The Intelligence Summit

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The Intelligence Summit
Summit-logo.jpg
Founded 2006
Founder

John Loftus

Chairman's name withheld
Type Political, Inellligence, International Security
Focus terrorism
Location
  • Washington, DC
Area served United States
Method conferences
Key people John Loftus, Michael Cherney
Revenue private donations (primarily from Michael Cherney)
Website www.intelligencesummit.org

The Intelligence Summit is an annual conference run principally by John Loftus and funded an organization he controls, the Intelligence and Homeland Security Educational Center (IHEC).[7]. The stated purpose of these regular meetings is "to provide an opportunity for the international intelligence community to listen to and learn from each other, and to share ideas in the common war against terrorism."

Organization[edit]

According to the Intelligence Summit's website, the meetings are run by organizers (Robert Katz and John Loftus) and an Advisory Council, which includes or included in the past "two former heads of CIA, the head of British Joint Intelligence, senior officials of the Mossad, the former Director of the Congressional Task Force on Terrorism, the former director of the Indian Counter Intelligence Service, generals of the US Army and Air Force intelligence services, and academic experts". Among the Advisory Council members are the author and consultant Yossef Bodansky, special operations expert Richard Marcinko, and retired general and Fox News military analyst Paul E. Vallely. For security reasons, the name of the chairman of the Intelligence Summit is never disclosed.

Funding[edit]

Ron Jacobs notes that the primary sponsor of the conference, Michael Cherney, "is the subject of controversy and is currently denied entry into the United States because of his indictment on various charges in Russia and Israel." Jacobs points out that "Cherney is well-known among supporters of Israel and has contributed millions of dollars to various organizations on the right end of Israel's political spectrum, as well as several thousands to the US Republican Party."[1] The St. Petersburg Times confirms that Cherney is the main contributor to the Summit and notes that "the United States has denied Cherney a visa since 1999 because of alleged ties to the Russian mafia." Cherney is listed for organized crime and money laundering on the Interpol Red List of wanted persons.[2] Loftus counters that Cherney "was framed by [former Director of the Office of National Intelligence John] Negroponte."[3]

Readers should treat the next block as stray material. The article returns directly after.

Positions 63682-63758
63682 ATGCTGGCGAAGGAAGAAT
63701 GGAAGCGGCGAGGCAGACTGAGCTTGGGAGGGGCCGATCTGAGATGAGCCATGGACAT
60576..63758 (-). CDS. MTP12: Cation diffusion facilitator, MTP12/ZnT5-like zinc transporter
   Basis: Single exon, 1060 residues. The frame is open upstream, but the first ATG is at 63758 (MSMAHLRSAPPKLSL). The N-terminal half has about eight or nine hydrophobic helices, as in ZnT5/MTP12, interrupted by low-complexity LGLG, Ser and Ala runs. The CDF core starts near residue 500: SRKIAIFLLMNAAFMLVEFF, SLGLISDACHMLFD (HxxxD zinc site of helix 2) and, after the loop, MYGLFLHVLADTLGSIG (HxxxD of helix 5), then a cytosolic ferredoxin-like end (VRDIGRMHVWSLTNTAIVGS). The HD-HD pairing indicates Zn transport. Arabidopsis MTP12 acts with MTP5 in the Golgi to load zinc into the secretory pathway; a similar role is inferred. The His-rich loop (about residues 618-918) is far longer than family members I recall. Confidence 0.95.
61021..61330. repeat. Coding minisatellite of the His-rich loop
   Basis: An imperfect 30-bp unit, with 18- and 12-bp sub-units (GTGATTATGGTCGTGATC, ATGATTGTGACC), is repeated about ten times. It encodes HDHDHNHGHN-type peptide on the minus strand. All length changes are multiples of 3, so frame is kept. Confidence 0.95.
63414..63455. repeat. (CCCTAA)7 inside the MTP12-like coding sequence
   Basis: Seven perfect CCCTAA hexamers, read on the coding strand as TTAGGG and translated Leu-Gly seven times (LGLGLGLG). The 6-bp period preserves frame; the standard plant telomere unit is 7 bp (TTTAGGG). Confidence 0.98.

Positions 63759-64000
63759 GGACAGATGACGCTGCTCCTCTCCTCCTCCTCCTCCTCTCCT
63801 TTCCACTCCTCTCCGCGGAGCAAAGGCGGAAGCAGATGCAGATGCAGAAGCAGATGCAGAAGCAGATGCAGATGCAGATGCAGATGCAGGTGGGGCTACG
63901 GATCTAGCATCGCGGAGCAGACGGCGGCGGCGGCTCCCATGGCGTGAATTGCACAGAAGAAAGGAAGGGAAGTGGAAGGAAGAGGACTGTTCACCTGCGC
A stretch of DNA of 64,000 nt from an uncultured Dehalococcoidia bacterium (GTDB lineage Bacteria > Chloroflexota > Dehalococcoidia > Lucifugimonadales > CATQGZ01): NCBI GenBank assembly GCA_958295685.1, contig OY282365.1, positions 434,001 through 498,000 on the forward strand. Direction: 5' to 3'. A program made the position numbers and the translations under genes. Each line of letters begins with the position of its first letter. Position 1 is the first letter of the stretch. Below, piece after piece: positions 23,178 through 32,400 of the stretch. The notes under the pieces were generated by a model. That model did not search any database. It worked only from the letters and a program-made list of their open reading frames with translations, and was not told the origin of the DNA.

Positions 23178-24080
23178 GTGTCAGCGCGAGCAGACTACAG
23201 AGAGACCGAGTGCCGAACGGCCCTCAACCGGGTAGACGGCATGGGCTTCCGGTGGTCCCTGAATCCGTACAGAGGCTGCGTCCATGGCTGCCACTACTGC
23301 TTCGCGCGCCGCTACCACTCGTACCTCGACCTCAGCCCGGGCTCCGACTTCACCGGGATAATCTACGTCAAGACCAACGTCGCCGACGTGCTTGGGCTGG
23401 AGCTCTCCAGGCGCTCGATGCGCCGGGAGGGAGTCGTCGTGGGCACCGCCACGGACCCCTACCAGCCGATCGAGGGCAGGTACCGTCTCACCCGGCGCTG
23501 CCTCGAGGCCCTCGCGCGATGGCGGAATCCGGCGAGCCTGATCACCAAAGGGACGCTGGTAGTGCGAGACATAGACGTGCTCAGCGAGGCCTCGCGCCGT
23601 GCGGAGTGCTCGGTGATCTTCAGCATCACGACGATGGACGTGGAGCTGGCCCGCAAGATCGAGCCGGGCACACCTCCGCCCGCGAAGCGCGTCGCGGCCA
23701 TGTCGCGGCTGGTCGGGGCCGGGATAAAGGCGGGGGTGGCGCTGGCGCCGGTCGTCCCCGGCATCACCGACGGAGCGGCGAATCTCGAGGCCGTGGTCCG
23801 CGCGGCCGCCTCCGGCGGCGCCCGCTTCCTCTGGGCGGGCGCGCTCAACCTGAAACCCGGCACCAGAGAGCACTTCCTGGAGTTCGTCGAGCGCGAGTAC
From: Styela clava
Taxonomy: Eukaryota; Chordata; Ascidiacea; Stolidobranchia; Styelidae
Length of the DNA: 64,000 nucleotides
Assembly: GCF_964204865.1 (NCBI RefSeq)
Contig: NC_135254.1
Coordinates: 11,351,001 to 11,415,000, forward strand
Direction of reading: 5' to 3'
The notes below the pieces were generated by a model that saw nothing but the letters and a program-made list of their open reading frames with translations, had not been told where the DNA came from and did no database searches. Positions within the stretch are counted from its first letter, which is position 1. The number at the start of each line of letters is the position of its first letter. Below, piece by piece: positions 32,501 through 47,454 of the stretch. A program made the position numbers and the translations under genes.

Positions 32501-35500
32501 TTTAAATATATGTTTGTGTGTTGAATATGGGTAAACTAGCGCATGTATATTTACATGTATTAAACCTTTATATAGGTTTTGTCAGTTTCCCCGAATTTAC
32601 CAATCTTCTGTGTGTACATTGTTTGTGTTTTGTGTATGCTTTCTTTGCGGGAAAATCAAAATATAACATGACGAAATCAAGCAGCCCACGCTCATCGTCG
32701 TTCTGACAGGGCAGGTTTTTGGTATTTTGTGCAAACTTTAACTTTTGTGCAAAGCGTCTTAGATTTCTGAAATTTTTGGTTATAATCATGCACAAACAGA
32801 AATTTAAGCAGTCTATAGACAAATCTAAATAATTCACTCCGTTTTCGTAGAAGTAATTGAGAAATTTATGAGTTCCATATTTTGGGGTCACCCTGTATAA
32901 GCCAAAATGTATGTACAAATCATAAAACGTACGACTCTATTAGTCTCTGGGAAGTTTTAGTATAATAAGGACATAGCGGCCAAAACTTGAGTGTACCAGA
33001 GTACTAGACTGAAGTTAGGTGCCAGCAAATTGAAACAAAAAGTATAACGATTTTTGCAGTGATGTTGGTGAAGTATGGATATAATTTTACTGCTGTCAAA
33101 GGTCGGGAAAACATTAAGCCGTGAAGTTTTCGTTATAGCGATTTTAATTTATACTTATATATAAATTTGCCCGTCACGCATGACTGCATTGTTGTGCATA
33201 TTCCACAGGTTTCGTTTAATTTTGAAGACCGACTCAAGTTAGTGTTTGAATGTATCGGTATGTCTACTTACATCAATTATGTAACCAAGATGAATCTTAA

Controversies[edit]

John Loftus has come under fire from former representatives of the International Holocaust Education Center, who are concerned about him using the organization's tax-exempt status improperly to promote his intelligence activities. The St. Petersburg Times noted that "Walter Loebenberg, who founded the Holocaust Education Center and approved of turning the name over to Loftus in 2005 because of his high regard for him, says that he knew Loftus was doing intelligence work at the time. 'But ... we agreed he would change the name if he did his intelligence work under the name of the Holocaust Education Center. It has gone farther than we expected,' said Loebenberg. 'We never would have organized or sponsored an intelligence conference.'" An Internal Revenue Service spokesperson explained the impropriety: "If a tax-exempt charitable organization changes the name, the purpose or the structure, it must let IRS know by corresponding with us. And, it must remain neutral and nonpartisan."[3]

Loftus has also been criticized for listing sponsors of the Summit who never consented to being so listed, including Konica Minolta and Florida Holocaust Museum board member Bruce Epstein.[3]

Objectives[edit]

The Intelligence Summit's emphasis is upon terrorism and jihad related issues;[4] former Jamaa Islamia terrorist and author Tawfik Hamid is on the Summit's Advisory Council. Ahmed Bedier of the Council on American-Islamic Relations noted of Hamid's participation in the Summit, "The Intelligence Summit is a group of neoconservatives and private intelligence agencies that are benefiting from the war on terrorism. And opportunists like Hamid and others at this event are bashing and cashing and making money from it."[5] Legal analyst Victoria Toensing said, "This is not a mainstream conference with recognized names in the field. I've been in the intelligence and terrorism world a long time, and I would not suggest going to this conference for intelligence or terrorism information."[3]

2006 Intelligence Summit[edit]